Re­vealed: How Ar­riva wanted

As com­plaints grow about over­crowd­ing on Ar­riva Trains Wales, trans­port jour­nal­ist Rho­dri Clark looks back at the new trains and other im­prove­ments which were pro­posed by Ar­riva in 2002 but re­jected by the UK Govern­ment

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NEWS that Ar­riva has with­drawn from the com­pe­ti­tion for the next Wales and Bor­ders fran­chise was greeted with en­thu­si­asm by many pas­sen­gers and at least one Labour MP.

There had al­ready been whis­per­ings of a cam­paign against award­ing Ar­riva the fran­chise among pas­sen­gers who are in­creas­ingly fed up with over­crowd­ing and other prob­lems on Ar­riva’s ex­ist­ing fran­chise.

How­ever, Ar­riva’s ini­tial pro­pos­als for the ex­ist­ing fran­chise back in 2002 re­veal that the root of many of to­day’s prob­lems is a de­ci­sion by the Labour Govern­ment, un­der Tony Blair, not to in­crease the fran­chise’s sub­sidy.

Ar­riva ex­pected pas­sen­ger num­bers to con­tinue grow­ing and rec­om­mended de­ploy­ing new trains along­side the old ones, re­sult­ing in 31% more seats on the Val­ley Lines.

In­stead, Ar­riva and the other bid­ders were told to work out how they would make ends meet if sub­sidy re­mained un­changed or was re­duced by 10% or 20%. The 20% re­duc­tion would have left the Co­ry­ton line with one train ev­ery three hours, while the hourly Maesteg, Ebbw Vale and Llan­dudno to Manch­ester ser­vices would have run ev­ery two hours.

The sub­sidy re­duc­tion op­tions were not pur­sued. There was a sigh of relief as ser­vice cuts were avoided. In hind­sight, the 10% and 20% op­tions seemed to have no real pur­pose other than mak­ing the even­tual fran­chise agree­ment, which has of­ten been dubbed a “no growth” deal, look rel­a­tively good.

“No growth” might be a handy short­hand but it’s not an ac­cu­rate de­scrip­tion of the fran­chise agree­ment, ap­ply­ing from De­cem­ber 2003 to Oc­to­ber 2018. Ar­riva was al­lowed to re­tain some old trains in­stead of re­lin­quish­ing them to other fran­chises, and in De­cem­ber 2005 it im­ple­mented a Stan­dard Pat­tern Timetable, a core fea­ture of its fran­chise agree­ment. The over­hauled timetable im­proved pro­duc­tiv­ity, en­abling Ar­riva to pro­vide more ser­vices and seats us­ing ex­ist­ing re­sources.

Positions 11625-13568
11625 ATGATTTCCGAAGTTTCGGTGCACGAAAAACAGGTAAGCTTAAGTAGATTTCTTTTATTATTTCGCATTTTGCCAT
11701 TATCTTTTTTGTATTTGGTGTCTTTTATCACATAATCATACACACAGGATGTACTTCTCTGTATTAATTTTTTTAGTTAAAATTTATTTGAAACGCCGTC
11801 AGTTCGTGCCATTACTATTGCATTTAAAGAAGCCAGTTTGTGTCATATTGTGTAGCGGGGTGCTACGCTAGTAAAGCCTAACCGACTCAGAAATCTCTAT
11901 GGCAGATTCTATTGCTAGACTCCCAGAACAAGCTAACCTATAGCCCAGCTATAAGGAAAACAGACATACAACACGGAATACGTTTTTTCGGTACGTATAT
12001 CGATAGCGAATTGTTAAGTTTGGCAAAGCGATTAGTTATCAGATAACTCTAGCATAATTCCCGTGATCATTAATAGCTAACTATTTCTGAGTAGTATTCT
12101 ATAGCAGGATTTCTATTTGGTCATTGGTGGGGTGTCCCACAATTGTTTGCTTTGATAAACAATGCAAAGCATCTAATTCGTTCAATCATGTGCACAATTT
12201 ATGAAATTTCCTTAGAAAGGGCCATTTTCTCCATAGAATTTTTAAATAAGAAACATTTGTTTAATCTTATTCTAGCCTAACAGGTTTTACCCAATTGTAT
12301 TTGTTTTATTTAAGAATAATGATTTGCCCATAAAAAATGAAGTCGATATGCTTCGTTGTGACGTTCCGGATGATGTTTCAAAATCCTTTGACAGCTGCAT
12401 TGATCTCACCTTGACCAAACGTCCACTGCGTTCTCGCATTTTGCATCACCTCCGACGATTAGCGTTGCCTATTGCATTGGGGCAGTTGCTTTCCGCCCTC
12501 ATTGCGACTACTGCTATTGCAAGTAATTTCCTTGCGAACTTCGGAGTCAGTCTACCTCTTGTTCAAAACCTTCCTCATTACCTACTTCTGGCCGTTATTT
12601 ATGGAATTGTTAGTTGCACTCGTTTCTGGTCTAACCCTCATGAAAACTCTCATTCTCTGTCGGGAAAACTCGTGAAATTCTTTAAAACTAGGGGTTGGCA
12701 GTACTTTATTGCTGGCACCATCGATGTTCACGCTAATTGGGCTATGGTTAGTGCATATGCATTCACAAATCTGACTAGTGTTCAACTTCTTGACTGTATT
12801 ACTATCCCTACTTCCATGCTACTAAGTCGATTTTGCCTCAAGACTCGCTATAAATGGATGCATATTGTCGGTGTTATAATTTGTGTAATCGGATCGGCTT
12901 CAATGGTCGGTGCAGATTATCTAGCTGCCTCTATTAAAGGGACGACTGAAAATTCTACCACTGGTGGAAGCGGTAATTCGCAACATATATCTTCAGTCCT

Pas­sen­ger num­bers con­tin­ued to grow. The Welsh Govern­ment cov­ered the costs of ad­di­tional 1980s Sprinter units, in ef­fect us­ing its block grant as a sub­sti­tute for the in­creased UK Govern­ment sub­sidy Ar­riva had orig­i­nally en­vis­aged.

Pro­fes­sor Stu­art Cole, of the Univer­sity of South Wales, has com­mented that the ad hoc agree­ments with Ar­riva for ad­di­tional ca­pac­ity would have been more ex­pen­sive than in­clud­ing the same ca­pac­ity in the fran­chise spec­i­fi­ca­tion, where it would have been sub­jected to com­pet­i­tive ten­der­ing. Fur­ther sig­nif­i­cant gains in avail­able train ca­pac­ity came from Ar­riva’s fo­cus on re­duc­ing break­down rates – par­tic­u­larly for the Pacer trains and the long-dis­tance Co­ra­dia trains – with Ar­riva in­vest­ing some of the fran­chise prof­its in en­gi­neer­ing equip­ment and de­pot im­prove­ments.

Not all of the ad­di­tional ca­pac­ity was used to lengthen ex­ist­ing trains. Some of it en­abled in­no­va­tions, in­clud­ing the new Ebbw Vale to Cardiff ser­vice, ex­ten­sion of ATW ser­vices to Birm­ing­ham and Manch­ester air­ports, sev­eral ex­tra trains to Fish­guard per day, and hourly com­muter ser­vices on the Aberys­t­wyth to Shrews­bury line. As the fran­chise en­tered its fi­nal years, ATW had fewer and fewer op­tions to squeeze more pro­duc­tiv­ity from the fleet and age­ing Sprinter and Pacer trains needed time out for re­pairs to cor­roded steel­work.

By now ATW is op­er­at­ing about 25% more train ser­vices per day and car­ry­ing over 60% more pas­sen­gers than when its fran­chise be­gan. On a good day, with just a hand­ful of trains un­der­go­ing re­pairs and main­te­nance, the ser­vice can op­er­ate punc­tu­ally and with­out se­vere over­crowd­ing, but the op­er­a­tion is on a knife edge.

Re­cently, the train fleet has suf­fered sea­sonal prob­lems, in­clud­ing trains be­ing dam­aged by trees felled dur­ing storms. The anger felt by com­muters, or par­ents whose school­child­ren were left on plat­forms, is in line with what Ar­riva an­tic­i­pated in 2002.

Ar­riva’s ini­tial pro­pos­als in 2002 fol­lowed the UK Govern­ment’s recog­ni­tion that Wales should have its own rail fran­chise. When the Na­tional As­sem­bly for Wales was es­tab­lished in 1999, there was one fran­chise to cover South Wales and south­west Eng­land, while Mid

The Labour UK Govern­ment re­jected Ar­riva’s pro­posal to

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